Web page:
The next months will be crucial to see whether such ambitious plan will ever see the light of day. What is clear is that the Wise Persons Group report represents an important milestone in this process. Looking to the future, it is likely that the EIB will be further strengthened in the short-term, by expanding its capacity to mobilise investments in the field of sustainable development, while also differentiating it from the EBRD, which should revisit its mandate and expand further into Sub-Saharan Africa.
All in all, it is clear that the creation of a ECSDB will depend on a strong political leadership and vision from the new Commission. In times of pandemic and lacking global leadership, a strong and united ECSDB is more crucial than ever to alleviate the impact that COVID-19 will have on international development cooperation.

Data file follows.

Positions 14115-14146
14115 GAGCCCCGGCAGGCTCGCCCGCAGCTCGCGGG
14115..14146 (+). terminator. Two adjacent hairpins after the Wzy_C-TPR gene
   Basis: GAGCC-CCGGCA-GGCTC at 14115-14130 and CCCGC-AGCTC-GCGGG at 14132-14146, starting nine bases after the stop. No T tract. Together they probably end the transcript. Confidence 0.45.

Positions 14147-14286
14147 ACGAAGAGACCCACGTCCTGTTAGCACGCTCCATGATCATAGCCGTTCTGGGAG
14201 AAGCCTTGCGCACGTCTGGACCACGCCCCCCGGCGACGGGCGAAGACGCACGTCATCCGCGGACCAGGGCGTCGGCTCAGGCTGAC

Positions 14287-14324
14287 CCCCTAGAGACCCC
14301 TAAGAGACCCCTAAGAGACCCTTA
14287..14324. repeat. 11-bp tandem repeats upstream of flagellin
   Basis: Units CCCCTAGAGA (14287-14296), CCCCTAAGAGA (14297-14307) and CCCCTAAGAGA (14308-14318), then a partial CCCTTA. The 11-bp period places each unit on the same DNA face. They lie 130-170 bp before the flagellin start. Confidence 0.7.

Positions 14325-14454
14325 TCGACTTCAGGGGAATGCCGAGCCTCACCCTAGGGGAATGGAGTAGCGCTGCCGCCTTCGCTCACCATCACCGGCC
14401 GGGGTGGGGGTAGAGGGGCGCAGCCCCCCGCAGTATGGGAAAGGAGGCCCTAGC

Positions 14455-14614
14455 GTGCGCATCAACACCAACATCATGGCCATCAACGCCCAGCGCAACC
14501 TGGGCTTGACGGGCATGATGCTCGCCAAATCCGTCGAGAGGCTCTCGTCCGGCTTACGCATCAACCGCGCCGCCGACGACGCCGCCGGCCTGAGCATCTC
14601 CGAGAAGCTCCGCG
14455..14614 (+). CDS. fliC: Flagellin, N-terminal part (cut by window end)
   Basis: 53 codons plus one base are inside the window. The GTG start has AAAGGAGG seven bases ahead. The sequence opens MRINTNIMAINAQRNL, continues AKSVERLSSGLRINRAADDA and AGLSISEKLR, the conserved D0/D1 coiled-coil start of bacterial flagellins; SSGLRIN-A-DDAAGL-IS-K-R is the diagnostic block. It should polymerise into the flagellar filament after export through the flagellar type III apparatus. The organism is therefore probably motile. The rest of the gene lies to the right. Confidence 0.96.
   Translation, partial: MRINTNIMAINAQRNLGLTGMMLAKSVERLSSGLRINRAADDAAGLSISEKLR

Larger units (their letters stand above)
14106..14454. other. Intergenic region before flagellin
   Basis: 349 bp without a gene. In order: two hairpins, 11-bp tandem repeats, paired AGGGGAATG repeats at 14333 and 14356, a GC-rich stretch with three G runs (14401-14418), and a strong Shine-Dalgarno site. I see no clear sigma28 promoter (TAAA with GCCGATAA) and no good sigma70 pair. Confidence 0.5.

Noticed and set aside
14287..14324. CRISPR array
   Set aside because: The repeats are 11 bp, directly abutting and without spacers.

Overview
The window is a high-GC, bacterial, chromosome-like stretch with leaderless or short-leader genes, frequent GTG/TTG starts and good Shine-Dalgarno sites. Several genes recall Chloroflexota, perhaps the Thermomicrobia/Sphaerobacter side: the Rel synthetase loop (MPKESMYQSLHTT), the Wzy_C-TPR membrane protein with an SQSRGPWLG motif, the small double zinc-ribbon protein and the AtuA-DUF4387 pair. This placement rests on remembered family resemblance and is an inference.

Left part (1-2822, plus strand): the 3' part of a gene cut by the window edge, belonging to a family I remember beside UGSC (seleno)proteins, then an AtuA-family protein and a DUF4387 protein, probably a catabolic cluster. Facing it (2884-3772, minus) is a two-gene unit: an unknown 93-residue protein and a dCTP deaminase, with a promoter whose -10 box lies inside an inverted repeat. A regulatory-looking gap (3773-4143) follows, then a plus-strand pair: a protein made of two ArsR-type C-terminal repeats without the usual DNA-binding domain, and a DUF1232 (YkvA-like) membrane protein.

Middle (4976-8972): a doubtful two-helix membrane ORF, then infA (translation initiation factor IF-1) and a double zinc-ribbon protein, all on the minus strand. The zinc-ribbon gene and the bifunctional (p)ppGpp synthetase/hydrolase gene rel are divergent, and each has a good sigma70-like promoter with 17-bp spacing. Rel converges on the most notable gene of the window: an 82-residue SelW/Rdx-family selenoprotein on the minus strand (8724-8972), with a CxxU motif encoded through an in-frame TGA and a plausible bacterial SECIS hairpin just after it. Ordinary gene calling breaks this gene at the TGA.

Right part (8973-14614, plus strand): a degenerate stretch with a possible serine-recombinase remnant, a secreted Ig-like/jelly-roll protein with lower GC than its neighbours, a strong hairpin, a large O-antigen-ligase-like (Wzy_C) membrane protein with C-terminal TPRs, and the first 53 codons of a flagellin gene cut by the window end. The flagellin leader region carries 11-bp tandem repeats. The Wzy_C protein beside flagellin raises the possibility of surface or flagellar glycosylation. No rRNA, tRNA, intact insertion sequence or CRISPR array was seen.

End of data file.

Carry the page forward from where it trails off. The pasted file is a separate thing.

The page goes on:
Building a geopolitical Union in the development sector requires the establishment of a strong and united financial institution able to mobilise development investments, such as the newly established Asian Infrastructure Investment Bank or the US Development Finance Corporation. As such, political will and financial courage will be crucial to overcome existing obstacles and succeed in the establishment of a ECSDB, finally strengthening the Union’s tools and ability to become a true leader in global development aid.
* Daniele Fattibene is researcher at the Istituto Affari Internazionali (IAI). The author would like to thank Prof. Franco Passacantando for his kind support.